“We became a huge fan of Vanderbilt though Brock’s experience,” says Harold Smethills, whose older son, Ross, is attending Vanderbilt’s Owen Graduate School of Management. “The quality of thinking, the attention to the students, the approach to the future of engineering—we were just so impressed.”
One set of Vanderbilt-led projects will include creating the next generation of cyber-physical systems that integrate software to monitor and manage water quality and usage. Another set of projects will explore a flexible energy grid that can transition seamlessly from rooftop solar power to other electricity sources without causing blackouts. Undergraduates will work on a model sustainable home to be used as a prototype for the homebuilders who have been approved to work in Sterling Ranch. Once it’s built, the house will then serve as a learning lab on the property.
Education also will play a major role in Vanderbilt’s partnership with Sterling Ranch. Working with local school officials in Douglas County, already one of Colorado’s highest-performing districts, Smrekar says she hopes to explore several ideas about the future of education. Those include an education innovation zone that merges community interests and local assets—for example, exploring outdoor education using city parks or partnering with local tech firms.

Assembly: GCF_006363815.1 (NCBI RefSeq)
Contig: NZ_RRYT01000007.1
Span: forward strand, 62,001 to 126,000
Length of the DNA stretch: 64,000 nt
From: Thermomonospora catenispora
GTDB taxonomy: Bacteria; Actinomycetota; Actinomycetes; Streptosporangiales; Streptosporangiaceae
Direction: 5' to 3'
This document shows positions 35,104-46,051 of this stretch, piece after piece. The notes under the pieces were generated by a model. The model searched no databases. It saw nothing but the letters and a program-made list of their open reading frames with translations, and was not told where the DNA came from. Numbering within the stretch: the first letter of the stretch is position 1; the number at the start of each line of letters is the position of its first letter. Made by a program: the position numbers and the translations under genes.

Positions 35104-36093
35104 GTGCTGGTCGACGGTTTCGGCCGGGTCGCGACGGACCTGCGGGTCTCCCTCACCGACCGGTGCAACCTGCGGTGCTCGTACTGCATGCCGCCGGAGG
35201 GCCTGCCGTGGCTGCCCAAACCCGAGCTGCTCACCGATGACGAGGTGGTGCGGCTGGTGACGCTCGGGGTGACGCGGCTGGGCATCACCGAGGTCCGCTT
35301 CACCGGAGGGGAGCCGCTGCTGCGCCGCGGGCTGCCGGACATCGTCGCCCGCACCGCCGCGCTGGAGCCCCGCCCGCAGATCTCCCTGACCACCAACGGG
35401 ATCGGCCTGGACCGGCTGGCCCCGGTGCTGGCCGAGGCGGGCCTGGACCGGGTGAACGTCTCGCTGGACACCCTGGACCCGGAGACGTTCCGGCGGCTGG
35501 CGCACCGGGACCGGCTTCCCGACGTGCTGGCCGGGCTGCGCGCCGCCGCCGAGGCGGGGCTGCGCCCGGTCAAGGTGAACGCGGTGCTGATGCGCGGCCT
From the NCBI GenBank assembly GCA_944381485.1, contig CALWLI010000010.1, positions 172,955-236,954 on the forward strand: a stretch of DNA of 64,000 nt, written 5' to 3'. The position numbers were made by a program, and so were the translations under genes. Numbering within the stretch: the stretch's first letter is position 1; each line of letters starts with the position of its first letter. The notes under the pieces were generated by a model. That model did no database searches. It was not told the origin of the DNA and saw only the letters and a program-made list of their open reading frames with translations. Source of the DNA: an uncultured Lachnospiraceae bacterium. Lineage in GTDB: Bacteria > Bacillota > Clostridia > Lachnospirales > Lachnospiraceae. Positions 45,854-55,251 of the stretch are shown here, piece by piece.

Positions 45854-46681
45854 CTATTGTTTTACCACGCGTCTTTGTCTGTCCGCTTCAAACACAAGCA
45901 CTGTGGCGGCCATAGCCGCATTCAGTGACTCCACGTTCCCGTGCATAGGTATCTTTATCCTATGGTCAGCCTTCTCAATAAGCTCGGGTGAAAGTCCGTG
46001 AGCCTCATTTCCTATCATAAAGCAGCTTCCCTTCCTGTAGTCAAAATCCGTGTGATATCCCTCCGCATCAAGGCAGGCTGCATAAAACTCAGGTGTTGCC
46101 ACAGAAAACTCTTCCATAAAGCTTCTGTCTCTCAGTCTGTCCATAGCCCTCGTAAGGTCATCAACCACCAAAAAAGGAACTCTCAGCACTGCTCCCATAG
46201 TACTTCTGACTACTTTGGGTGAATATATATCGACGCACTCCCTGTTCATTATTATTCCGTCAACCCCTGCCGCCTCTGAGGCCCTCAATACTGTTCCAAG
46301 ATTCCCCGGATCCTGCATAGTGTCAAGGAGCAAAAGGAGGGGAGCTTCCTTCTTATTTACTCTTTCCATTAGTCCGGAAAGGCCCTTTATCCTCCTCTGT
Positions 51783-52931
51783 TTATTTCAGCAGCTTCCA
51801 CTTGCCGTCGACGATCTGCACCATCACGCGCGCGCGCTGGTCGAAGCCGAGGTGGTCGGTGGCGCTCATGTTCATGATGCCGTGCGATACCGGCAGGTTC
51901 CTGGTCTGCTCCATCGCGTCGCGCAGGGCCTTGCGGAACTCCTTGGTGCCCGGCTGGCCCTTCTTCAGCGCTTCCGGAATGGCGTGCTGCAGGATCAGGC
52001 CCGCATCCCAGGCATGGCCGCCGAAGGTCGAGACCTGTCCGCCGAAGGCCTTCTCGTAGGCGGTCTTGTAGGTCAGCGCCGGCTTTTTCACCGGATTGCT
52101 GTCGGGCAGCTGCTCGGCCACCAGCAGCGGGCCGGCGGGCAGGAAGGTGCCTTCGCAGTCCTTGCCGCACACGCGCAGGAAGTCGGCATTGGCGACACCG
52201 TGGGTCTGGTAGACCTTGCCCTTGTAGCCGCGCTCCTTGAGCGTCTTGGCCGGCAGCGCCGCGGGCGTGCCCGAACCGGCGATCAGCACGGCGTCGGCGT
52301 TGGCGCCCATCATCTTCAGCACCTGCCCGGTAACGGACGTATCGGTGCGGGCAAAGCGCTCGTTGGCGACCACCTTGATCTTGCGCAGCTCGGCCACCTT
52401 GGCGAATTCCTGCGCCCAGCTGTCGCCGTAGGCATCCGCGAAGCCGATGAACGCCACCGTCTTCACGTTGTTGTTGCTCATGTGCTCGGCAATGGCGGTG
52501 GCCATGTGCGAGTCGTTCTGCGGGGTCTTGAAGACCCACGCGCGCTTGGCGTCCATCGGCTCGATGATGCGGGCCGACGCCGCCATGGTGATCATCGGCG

Smrekar wants to rethink the way space, time and structures converge in education. Perhaps that happens on a campus of learning labs that include traditional, charter and private school options. Or maybe it comes through coursework that engages high school design teams in workplace-anchored projects like aerospace engineering and environmental science.
In fact, some of Vanderbilt’s education and engineering work has begun already. Smrekar procured housing for five Peabody undergraduates who will travel with her in January to Douglas County, where they will begin mapping local educational resources: nearby colleges and universities, potential corporate partners, and museums and parks that could be used for outdoor learning. They also will start surveying local parents about their preferences in academic offerings, such as STEM or the arts, as well as attitudes about school choice. Once some of those initiatives have launched, Smrekar envisions Peabody graduate students tracking their progress and figuring out ways to adapt the lessons to other school districts.
Two Vanderbilt engineering interns, junior Carlton Jester and senior Alec Macklis, spent this past summer exploring Sterling Ranch’s technology benefits. Another 15 engineering students will make the trek in January with their Peabody classmates.